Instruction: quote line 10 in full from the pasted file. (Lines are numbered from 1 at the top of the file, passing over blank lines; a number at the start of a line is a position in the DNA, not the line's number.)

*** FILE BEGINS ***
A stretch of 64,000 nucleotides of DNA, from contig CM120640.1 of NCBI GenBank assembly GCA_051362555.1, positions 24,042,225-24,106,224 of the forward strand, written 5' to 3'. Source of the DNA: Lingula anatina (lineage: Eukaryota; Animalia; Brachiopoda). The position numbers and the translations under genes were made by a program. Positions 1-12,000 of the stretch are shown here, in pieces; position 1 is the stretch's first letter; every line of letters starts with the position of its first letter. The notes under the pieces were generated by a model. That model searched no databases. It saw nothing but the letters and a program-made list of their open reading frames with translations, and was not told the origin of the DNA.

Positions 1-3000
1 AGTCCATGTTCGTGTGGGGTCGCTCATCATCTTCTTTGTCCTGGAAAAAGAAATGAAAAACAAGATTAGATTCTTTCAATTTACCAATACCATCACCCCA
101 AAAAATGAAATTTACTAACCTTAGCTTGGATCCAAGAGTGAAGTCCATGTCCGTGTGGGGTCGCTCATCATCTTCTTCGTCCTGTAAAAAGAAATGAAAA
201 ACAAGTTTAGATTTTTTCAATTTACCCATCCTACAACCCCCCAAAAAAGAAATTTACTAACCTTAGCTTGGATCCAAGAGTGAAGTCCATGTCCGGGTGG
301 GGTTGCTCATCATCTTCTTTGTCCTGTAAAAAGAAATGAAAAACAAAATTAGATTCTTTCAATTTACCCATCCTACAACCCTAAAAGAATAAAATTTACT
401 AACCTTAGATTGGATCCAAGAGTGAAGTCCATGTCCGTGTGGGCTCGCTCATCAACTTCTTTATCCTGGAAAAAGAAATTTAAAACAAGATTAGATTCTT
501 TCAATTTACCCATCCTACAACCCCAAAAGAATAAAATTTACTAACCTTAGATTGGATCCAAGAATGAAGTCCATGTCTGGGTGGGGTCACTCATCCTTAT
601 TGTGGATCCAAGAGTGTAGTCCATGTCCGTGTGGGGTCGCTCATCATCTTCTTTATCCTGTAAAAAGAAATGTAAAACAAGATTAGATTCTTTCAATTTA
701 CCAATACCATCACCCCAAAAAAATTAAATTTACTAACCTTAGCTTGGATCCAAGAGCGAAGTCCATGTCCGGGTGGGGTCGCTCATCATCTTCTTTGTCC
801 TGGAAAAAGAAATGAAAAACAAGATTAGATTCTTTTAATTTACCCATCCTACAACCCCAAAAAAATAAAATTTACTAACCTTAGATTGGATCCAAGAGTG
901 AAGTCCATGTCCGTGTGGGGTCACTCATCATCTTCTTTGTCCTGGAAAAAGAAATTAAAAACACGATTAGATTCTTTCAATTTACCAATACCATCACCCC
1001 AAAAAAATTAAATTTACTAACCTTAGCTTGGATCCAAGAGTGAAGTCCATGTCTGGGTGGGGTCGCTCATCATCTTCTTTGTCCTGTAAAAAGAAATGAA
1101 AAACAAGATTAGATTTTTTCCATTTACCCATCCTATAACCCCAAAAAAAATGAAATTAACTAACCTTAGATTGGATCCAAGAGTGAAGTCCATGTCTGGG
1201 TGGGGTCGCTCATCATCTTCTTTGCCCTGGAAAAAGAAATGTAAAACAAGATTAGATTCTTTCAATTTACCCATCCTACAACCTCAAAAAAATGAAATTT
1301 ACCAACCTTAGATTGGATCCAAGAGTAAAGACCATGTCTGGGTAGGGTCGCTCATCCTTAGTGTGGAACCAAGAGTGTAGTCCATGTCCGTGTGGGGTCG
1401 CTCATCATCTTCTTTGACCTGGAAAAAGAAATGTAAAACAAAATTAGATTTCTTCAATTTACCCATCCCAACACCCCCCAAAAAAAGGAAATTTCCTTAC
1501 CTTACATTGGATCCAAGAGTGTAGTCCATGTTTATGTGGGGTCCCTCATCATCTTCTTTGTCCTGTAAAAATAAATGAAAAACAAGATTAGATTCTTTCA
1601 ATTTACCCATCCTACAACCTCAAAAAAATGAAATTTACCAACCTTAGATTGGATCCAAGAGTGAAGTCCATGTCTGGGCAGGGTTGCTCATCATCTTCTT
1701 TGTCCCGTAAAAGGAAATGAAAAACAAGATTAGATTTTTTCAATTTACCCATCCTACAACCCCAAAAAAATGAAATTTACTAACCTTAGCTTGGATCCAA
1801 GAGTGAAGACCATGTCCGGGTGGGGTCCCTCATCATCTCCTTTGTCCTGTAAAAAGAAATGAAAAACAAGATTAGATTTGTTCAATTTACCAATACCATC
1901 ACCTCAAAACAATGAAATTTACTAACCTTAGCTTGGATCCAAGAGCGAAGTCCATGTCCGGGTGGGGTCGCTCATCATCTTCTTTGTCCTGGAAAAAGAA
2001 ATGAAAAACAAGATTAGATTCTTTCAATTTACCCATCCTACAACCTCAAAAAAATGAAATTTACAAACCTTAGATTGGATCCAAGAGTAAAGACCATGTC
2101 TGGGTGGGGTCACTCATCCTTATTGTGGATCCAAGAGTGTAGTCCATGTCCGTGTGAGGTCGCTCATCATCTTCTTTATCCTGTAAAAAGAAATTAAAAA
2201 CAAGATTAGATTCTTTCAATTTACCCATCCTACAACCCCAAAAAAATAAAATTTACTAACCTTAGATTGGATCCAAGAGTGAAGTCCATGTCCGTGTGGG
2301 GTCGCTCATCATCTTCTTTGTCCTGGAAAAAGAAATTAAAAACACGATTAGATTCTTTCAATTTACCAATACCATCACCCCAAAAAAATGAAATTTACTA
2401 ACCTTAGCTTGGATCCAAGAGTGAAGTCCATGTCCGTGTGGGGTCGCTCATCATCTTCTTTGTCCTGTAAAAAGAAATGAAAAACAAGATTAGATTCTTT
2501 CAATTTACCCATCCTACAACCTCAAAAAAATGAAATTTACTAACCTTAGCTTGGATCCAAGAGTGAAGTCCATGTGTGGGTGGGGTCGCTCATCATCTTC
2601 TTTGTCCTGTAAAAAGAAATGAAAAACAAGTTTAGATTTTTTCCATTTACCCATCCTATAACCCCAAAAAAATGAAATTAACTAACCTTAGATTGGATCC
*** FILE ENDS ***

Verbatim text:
701 CCAATACCATCACCCCAAAAAAATTAAATTTACTAACCTTAGCTTGGATCCAAGAGCGAAGTCCATGTCCGGGTGGGGTCGCTCATCATCTTCTTTGTCC